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Sep 23, 2012 12:25 AM

Why not just a pressure cooker for all liquid base cooking?

Thanks to fellow Chowhounders suggestions and encouragements, I have bought a Fagor pressure cooker, and have been using it for pressure cooking, as a regular pot for atmosphere pressure cooking, as a steam pot for my bamboo steamers...etc

My question is that if a pressure cooker can be operated in regular atmosphere pressure and at high pressure, then why not just get the pressure cooker since it can do both -- granted that a pressure cooker is usually more expensive than most regular pots, and that the disc clad is adequate but not extraordinary. Are these the only reasons preventing everyone getting pressure cookers? Thanks for sharing your opinions.

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  1. I have a pressure cooker, a 6-quart Dutch oven (wider than it is deep), and a 12-quart stockpot.

    It depends on what I'm making -- the pressure cooker is heavy and unwieldy, so I tend to only use it with pressure, because the pan itself is deep, so it's harder to turn and stir things. (but it's awesome for being able to put dishes on the table comparatively quickly that would usually take most of the afternoon)

    For soups, stews, chili, etc., I use the Dutch oven-shaped one, because the larger diameter/depth ratio means that it's easy to maneuver whatever I'm cooking -- either stirring or turning, and the larger surface area means that things reduce faster.

    The stock pot is mostly just for stock and large batches of soup -- it's too tall and deep to stir or turn easily, and it's just plain heavy and bigger than I need for most uses.

    1. The biggest reasons I can think of why people don't just get a pressure cooker and use it for all their saucepan needs:

      1) I prefer saucepans that you can put in the oven if needed. Most pressure cookers have plastic pieces in the handle or lid. This is a fairly minor concern.

      2) A bigger reason - basically everyone who isn't scared to use a pressure cooker already has a half-decent saucepan. Pressure cookers are just about as hard to sell to newer cooks as whetstones. Whether or not they're good multitaskers and great devices when used for their intended purpose, new cooks seem to find em scary and complicated.

      3) Also, the most useful size of pressure cooker for the average home cook is probably a bit bigger than the most useful size of saucepan.

      All that said, I've used my pressure cooker as a saucepan many times. It works fine. Generally speaking, if you can't get good results from a disc bottom pressure cooker used as a saucepan, the problem is not with the pan.

      1 Reply
      1. re: cowboyardee

        I even used to use a pressure cooker as a mini oven (just pulled the gaskets out, then put a small circular rack in the bottom) It worked great.

        I think that the fear factor is definitely there -- everybody remembers Mom's and Grandma's pressure cooker with the rattling weights and the horror stories of chili on the ceiling....but today's models are so much easier and safer -- it will just take a while til the word gets out.

      2. I've pondered this issue too, and cowboyardee's response nicely sums up my own thinking, especially point #2. By the time most cooks get a PC, they already have at least one non-pressure pot of the same size and may not want to get rid of it. This is certainly the case with me. Despite having accumulated several (OK, too many) pressure cookers in various shapes and sizes, I remain very attached to my regular stainless stuff, can't seem to part with it, and use it whenever I'm not actually cooking under pressure. This is partly for sentimental reasons, but even more for esthetic ones. Many of my stainless pieces are high-quality, well-designed items that are a pleasure to use. And no matter how attractive a PC may be in relation to other PCs, I've never met one whose plastic handles appealed to me in and of themselves.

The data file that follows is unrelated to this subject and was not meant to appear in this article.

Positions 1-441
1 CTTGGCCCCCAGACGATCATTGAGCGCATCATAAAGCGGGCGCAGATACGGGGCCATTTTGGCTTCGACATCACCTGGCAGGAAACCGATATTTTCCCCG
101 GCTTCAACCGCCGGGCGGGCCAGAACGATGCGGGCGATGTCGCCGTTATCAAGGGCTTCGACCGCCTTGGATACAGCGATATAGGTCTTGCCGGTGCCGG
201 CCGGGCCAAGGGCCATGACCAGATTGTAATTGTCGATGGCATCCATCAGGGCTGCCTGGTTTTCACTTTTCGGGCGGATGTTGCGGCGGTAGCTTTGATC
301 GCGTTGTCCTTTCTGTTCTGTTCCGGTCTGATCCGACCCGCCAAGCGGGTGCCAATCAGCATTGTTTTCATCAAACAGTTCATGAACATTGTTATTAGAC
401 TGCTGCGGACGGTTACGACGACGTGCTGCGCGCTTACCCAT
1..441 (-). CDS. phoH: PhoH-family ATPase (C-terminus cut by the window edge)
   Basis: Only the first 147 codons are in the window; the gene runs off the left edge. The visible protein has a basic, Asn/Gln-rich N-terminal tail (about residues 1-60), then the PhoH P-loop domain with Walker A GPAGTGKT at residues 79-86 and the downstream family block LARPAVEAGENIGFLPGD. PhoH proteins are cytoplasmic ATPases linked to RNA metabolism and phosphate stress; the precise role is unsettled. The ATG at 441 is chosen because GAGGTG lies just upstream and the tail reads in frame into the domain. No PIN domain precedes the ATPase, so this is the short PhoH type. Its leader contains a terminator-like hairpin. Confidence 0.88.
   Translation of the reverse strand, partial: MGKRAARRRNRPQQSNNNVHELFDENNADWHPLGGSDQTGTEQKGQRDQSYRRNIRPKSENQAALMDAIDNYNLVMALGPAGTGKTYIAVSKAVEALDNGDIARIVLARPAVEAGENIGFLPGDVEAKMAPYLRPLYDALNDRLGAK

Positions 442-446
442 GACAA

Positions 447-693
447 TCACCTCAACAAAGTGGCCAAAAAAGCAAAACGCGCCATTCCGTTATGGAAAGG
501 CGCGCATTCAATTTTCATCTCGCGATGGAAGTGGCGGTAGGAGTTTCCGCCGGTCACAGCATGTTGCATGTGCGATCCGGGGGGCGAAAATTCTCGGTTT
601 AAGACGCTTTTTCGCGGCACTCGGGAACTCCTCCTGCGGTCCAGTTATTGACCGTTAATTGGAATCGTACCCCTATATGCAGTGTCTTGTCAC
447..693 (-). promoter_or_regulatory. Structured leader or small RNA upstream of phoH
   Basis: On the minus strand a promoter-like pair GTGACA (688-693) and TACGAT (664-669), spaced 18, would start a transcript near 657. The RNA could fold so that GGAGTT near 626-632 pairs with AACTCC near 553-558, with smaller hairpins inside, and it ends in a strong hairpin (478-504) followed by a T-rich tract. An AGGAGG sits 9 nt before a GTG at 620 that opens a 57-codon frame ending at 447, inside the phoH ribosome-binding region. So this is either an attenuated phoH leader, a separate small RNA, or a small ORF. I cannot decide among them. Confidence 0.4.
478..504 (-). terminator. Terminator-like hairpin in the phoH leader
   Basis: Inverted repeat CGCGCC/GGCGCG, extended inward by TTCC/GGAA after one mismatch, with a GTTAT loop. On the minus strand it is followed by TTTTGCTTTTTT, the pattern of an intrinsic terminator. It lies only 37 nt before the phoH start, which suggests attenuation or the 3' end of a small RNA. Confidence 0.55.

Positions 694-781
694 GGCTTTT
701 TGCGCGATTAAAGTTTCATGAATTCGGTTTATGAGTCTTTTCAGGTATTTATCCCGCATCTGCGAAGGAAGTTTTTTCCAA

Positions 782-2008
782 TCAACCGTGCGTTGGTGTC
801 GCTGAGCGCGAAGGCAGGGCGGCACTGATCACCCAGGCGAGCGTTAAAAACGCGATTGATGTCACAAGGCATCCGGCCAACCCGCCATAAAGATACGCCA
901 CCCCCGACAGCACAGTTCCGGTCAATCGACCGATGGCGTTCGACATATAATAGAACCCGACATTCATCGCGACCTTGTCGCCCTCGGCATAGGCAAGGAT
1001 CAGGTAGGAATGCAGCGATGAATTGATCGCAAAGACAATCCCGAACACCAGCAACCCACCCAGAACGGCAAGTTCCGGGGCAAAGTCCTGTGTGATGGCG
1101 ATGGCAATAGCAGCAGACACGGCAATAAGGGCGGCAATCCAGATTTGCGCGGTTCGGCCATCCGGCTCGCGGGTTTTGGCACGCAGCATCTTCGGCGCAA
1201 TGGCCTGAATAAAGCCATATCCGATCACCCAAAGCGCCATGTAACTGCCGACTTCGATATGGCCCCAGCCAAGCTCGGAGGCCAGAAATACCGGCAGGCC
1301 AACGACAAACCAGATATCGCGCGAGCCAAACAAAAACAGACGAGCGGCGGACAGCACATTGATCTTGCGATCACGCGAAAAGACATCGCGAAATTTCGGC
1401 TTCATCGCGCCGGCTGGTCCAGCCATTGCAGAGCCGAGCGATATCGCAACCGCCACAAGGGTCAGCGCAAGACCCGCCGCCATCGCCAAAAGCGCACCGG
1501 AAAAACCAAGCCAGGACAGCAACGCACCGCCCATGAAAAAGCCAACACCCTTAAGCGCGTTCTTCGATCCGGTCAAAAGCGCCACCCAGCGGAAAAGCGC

1. I'm a cook who actually did get rid of a pot I'd used happily for many years when its functions were taken over by the pressure cooker. Another factor was that the displaced pot didn't work on induction.

          The pc in question is one that I'd really recommend to cooks starting out in small kitchens because of its compactness in storage and on the stovetop (Fagor Futuro 6 & 4 qt set), and because of the usefulness of the 4-qt as a regular cookpot. It's in near-constant use here because it's the right size for pasta, potatoes, steaming, blanching, etc. It's not especially heavy or unwieldy; I store it with its non-pressure lid on. If I'd realized sooner that pressure cookers could also be used as regular cookpots, I might have made the move sooner.

          Even so, I went through some pangs of the kind Miss Priss mentions. I don't love plastic handles. But they're a blessing when emptying out boiling contents into a colander.

          It could be that the revival of interest in real foods and home cooking, as well as the rise of modernist techniques and their spread to home kitchens, may mean that starting-out cooks become more familiar with and less afraid of pressure cookers.

          1. Pressure cookers fell out of favour for decades.After WWII,the modern kitchen,prepared food trend began and has hung on tight.Add the stories of what happened in so and so's grandmother's,third cousin's kitchen.Most of which was true.Cooking on and baking in the very best old Monarch wood ranges isn't without fuss and skill.Energy was cheap and new appliances all the vogue and in steps marketing.Or you have my late mother in law who was modern convenience food all the way or utterly tasteless,overcooked something in the pressure cooker.Bad food memories in my husbands family.
            The old is new again.A great tool starting to shake off a bad reputation,still lurking.